From their early singles for Concrete Records to their genre defying ‘Worshiping the Doller’ lp, the Dub Pistols have always added a much needed Rock n Roll swagger to the UK’s dance scene. Chewing up hip-hop, dub, techno, ska & punk & spitting them out in a renegade futuristic skank they have consistently defied genres & exceeded the highest of expectations.
One of the most rock & roll acts out there, Barry Ashworth’s merry band of reprobates — the unstoppable Dub Pistols — are staying true to form with their sixth long-player. It’s called ‘White Lines’, although Barry is keen to stress that the title isn’t some sort of blatant drug reference. “It’s about the number of white lines we see on motorways and at airports when we’re travelling around all the time,” he says.
Bass. The Dubs continue to be one of the busiest bands on the circuit. Seemingly no music festival is complete without their riotous blend of ska, dub, hip-hop, electro, breakbeat, punk and drum & bass. Good times are guaranteed when the Dub Pistols blaze in to fire up the joint, and they’ll party all night — if you let them — until the motorway sun comes up with the morning light.
Over the years the Dubs have earned their ticket to ride the white line highway — and if you aren’t already hooked, baby, it’s nobody else’s fault. They originally grew out of the DJ sound system that Barry Ashworth started with cohort Jason O’Bryan in the mid-90s.
Along with contemporaries the Chemical Brothers and Fatboy Slim, the Dubs initially surfed the late ‘90s big beat wave with tracks like ‘Cyclone’, ‘Westway’ and ‘There’s Gonna Be A Riot’ before swerving into the more political ‘Six Million Ways To Live’ album after the Millennium and their first hook-up with unforgettable Specials frontman Terry Hall.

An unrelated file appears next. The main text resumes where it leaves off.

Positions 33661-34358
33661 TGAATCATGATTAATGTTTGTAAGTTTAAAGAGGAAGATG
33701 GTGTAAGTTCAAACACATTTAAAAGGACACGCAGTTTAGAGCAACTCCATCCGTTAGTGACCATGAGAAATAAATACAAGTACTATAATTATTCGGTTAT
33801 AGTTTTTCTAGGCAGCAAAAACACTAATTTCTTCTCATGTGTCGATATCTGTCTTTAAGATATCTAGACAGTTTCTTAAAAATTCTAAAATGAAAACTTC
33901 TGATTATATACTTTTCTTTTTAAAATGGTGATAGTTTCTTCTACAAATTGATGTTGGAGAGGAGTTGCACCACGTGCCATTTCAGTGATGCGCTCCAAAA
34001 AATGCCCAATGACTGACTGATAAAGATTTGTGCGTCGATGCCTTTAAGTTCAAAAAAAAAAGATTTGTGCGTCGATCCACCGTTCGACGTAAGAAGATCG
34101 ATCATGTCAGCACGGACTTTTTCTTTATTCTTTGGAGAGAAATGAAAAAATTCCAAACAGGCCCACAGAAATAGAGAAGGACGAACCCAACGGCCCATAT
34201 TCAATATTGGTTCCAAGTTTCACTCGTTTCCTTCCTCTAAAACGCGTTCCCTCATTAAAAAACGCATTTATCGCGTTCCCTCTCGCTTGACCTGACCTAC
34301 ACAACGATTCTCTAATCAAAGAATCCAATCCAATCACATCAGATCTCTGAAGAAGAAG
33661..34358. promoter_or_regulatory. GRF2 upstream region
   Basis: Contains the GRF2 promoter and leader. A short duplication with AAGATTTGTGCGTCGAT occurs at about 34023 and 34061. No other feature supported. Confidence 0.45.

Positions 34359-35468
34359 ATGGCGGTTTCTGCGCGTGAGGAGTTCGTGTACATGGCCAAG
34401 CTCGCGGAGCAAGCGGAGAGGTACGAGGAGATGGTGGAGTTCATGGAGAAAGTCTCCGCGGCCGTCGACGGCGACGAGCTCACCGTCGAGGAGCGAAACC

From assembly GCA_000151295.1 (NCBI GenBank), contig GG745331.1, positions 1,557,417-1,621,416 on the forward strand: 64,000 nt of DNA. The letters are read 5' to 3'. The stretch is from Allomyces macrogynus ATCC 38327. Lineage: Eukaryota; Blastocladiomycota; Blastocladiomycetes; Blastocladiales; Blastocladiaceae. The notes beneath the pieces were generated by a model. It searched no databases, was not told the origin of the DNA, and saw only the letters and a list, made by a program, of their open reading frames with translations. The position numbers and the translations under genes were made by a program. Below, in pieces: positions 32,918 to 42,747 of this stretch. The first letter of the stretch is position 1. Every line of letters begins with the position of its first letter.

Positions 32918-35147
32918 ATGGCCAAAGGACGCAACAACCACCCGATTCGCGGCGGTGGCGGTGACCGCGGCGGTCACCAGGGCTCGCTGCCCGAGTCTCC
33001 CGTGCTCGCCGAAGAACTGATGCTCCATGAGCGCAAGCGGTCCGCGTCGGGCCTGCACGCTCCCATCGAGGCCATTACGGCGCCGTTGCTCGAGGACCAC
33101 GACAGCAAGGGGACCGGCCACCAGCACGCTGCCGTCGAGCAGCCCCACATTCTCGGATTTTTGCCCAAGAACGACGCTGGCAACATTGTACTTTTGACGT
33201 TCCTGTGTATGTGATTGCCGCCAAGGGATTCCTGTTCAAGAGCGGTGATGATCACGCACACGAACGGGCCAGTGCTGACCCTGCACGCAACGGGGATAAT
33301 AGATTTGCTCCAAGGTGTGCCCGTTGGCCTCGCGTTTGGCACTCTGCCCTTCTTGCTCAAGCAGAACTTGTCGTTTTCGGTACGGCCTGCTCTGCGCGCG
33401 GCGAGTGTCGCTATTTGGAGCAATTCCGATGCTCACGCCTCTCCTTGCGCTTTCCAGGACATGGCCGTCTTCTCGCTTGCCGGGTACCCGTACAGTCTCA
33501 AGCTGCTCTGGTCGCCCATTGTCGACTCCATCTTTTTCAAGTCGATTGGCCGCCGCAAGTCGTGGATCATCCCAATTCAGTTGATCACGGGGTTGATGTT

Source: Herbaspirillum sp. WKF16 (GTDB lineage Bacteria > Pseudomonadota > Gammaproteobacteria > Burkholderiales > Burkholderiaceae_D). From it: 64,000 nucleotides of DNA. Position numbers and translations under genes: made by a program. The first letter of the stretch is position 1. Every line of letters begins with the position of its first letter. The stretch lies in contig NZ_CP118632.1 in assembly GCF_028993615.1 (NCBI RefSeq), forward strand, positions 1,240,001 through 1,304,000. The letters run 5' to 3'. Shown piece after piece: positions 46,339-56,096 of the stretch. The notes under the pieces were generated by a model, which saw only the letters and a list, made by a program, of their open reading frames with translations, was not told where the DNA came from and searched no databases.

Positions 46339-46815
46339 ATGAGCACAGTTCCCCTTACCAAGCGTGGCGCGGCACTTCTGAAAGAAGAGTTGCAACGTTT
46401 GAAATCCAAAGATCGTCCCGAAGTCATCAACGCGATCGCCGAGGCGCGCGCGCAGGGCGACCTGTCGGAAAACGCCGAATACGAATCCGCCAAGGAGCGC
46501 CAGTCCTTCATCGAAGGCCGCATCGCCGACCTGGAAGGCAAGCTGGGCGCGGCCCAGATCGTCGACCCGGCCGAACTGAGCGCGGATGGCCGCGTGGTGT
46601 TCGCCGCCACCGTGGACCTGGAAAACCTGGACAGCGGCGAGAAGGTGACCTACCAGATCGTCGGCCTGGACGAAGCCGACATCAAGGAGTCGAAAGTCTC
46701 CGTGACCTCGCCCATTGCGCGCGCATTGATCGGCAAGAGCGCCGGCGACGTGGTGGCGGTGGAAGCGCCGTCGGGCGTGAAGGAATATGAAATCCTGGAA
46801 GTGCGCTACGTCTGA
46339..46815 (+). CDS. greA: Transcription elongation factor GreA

The procession of guest vocalists who’ve joined them in the intervening decade or so reads like a roll call of urban legends. UK hip-hopper Rodney P, late reggae great Gregory Isaacs, Freak Power man Ashley Slater, Beats International’s Lindy Layton, acid house original Justin Robertson, the sweet tones of Horace Andy, UK rapper Akala, TK from New York, Red Star Lion from the West Indies, Dan Bowskills… the list goes on. Despite these top collaborators, they’ve somehow still managed to remain a cohesive unit, and it’s for their riotous sense of fun, entertainment value and tireless ability to make crowds jump that the Dubs have carved a niche for themselves. Verily, they’re something of a phenomenon.
‘White Lines’ is more of a party album than the conscious vibes of previous LP ‘Worshipping The Dollar’, and also has its fair share of top-notch guests. Reggae don Earl 16, eminent hip-hopper Seanie T,Dark Horizon, Rodney P in-demand rhymer Serocee — as well as regulars TK, Darrison, Sir Real, Ashley Slater and Barry Ashworth himself on vocals — all make an appearance, as well as the dubwise horns of Tim Hutton.
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